Author Archives: David Cenciotti

Italian Typhoon jets have intercepted a Russian Air Force Il-78 tanker over the Baltic Sea

The Italian Eurofighter Typhoon interceptors have had their first close encounter with a Russian jet since taking over the lead nation role within NATO Baltic Air Patrol.

On Jan. 30, two Italian Air Force Typhoons deployed to Šiauliai, Lithuania, to provide Air Policing in the Baltics region, were scrambled to identify and escort a Russian Air Force Il-78 Midas flying close to NATO Baltic States airspace, Latvia’s Military said on its official Twitter account.

Although no further details about the mission have been disclosed, it looks like the Russian Il-78 shadowed by the Italians was not one of the tankers that supported the Russian Tu-95 Bear strategic bombers on their 19-hour mission to the Atlantic Ocean earlier this week, but it was probably only flying a training sortie over the Baltic Sea.

Still, the air policing mission marks the first intercept mission by the Italian F-2000s (as the Typhoons are designated within the Aeronautica Militare) on Russian planes since the Italian Air Force took over the lead role of BAP on Jan. 1.

Russian Air Force missions in the region often require NATO jet fighters on QRA (Quick Reaction Alert) at several airbase in Lithuania, Estonia and Poland, to perform Alert Scrambles, to intercept Il-20 spyplanes, Tu-22M Backfire bombers and Su-27 fighter jets. Such close encounters have become a bit more frequent since Russian invasion of Crimea and subsequent international crisis over Ukraine.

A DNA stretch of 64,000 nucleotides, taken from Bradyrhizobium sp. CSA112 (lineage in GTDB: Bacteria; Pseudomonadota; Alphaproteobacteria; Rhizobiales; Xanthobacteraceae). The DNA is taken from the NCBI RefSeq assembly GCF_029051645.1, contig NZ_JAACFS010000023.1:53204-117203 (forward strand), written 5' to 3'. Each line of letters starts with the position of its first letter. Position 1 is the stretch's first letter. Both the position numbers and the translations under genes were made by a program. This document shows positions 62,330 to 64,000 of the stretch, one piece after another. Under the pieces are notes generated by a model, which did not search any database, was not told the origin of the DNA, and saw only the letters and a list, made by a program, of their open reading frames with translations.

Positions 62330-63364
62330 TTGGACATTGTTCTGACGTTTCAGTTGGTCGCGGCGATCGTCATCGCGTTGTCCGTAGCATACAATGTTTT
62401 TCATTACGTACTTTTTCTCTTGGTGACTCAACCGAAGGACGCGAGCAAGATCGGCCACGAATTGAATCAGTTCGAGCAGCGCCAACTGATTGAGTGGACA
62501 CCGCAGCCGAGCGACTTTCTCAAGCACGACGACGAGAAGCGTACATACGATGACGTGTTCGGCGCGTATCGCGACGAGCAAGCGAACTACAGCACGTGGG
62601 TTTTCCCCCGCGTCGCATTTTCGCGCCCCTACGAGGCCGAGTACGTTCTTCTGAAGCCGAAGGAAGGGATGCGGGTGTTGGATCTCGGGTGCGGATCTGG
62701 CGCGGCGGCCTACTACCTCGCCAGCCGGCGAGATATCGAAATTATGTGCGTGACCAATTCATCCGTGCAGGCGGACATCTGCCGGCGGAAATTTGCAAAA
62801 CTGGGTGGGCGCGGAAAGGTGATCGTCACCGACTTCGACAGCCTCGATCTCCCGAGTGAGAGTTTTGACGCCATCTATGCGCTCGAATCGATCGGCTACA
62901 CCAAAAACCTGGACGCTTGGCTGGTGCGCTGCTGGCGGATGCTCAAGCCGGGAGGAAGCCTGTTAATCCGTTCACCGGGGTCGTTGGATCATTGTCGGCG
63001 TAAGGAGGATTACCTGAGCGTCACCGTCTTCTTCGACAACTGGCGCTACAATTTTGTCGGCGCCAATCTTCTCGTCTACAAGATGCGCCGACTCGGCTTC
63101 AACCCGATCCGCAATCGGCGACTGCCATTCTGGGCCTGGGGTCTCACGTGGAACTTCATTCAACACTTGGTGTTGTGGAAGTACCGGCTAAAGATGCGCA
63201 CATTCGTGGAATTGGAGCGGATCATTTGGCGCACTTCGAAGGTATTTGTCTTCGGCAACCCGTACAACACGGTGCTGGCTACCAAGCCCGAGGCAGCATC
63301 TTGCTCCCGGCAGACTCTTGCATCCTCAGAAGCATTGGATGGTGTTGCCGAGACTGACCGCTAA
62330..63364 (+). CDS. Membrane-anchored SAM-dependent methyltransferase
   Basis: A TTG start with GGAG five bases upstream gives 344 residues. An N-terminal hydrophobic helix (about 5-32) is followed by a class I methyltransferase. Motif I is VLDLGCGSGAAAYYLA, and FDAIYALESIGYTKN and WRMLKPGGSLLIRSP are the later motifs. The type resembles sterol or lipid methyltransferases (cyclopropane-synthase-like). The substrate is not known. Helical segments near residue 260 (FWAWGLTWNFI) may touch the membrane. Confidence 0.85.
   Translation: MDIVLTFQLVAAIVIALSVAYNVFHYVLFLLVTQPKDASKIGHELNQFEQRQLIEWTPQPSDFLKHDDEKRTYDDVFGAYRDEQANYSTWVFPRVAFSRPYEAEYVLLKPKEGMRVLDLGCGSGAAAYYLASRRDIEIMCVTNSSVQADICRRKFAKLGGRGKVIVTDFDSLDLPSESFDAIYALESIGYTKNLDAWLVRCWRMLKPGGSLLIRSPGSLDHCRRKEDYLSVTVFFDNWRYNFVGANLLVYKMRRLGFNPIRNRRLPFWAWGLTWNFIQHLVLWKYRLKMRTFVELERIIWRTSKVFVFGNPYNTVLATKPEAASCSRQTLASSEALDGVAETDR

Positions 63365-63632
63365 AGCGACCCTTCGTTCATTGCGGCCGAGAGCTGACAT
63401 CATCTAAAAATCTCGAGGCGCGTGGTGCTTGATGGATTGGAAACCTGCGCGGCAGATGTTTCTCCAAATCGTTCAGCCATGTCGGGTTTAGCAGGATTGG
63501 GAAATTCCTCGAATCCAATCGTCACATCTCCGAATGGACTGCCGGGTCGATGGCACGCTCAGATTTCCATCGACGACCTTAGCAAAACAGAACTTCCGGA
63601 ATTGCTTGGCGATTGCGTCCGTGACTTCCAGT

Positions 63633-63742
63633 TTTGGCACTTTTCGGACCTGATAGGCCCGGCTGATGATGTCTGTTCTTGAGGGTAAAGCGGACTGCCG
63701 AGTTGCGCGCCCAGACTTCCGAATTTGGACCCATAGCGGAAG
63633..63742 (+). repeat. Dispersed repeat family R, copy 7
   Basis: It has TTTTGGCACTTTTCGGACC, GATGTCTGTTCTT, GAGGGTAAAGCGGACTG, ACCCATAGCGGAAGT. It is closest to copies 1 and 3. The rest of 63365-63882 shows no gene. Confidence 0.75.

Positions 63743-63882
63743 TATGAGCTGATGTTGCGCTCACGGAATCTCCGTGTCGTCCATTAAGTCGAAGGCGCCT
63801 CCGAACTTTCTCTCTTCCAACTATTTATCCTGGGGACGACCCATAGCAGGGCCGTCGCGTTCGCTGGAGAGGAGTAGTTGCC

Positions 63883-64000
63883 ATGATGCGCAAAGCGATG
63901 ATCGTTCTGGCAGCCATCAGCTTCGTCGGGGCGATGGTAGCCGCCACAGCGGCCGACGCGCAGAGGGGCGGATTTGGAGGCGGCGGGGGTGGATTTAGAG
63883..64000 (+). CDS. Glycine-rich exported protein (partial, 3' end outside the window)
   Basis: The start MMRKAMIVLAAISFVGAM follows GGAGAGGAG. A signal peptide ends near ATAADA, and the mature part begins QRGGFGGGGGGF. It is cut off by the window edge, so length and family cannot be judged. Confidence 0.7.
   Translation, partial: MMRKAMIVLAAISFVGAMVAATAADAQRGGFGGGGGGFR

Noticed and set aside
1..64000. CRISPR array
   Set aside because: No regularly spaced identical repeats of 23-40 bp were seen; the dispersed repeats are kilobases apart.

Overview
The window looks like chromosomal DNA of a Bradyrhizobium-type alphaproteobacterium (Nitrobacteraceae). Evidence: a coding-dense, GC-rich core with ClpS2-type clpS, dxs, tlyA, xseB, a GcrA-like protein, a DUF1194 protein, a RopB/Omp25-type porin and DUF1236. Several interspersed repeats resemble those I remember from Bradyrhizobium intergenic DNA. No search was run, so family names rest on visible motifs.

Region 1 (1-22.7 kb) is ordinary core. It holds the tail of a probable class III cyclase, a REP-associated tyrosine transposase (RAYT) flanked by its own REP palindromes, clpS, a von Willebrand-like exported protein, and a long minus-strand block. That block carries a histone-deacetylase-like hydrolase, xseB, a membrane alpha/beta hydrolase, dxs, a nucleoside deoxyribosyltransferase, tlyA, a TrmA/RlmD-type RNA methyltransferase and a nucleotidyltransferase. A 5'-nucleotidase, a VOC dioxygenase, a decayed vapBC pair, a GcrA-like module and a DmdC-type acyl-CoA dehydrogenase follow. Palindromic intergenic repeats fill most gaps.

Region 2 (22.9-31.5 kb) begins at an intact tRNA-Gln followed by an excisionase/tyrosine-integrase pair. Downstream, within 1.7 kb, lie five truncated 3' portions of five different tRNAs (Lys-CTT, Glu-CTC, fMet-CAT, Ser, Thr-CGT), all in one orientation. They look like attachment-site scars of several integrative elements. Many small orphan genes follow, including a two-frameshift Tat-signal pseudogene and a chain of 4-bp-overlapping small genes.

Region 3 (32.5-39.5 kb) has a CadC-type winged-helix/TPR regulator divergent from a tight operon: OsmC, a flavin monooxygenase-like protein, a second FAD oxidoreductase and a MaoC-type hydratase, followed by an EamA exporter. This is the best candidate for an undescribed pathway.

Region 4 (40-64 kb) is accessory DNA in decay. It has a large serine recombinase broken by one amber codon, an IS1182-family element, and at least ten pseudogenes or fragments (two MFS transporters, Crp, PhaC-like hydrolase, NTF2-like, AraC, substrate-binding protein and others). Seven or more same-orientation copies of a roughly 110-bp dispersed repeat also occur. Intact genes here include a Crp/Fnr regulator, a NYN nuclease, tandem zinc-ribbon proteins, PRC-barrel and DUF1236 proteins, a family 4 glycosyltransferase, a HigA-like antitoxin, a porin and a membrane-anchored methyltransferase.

Image credit: Eurofighter

 

 

Amazing shots of a frozen F-35 Lightning II jet during all-weather climatic testing

An F-35 Lightning II has endured extreme weather temperatures to certify the capability of the Joint Strike Fighter to deploy to any place of the world.

An F-35B, a STOVL (Short Take Off Vertical Landing) variant of the Joint Strike Fighter jet, from the F-35 Patuxent River Integrated Test Force in Maryland has undergone extreme weather testing at the U.S. Air Force 96th Test Wing’s McKinley Climatic Laboratory located at Eglin Air Force Base, Florida according to a release by Lockheed Martin.

The testing is aimed to validate the capability of the plane to operate in the meteorological conditions representative of all the locations from which the aircraft is going to operate: from the Australian Outback and the U.S. deserts, to the Arctic Circle, above Canada and Norway.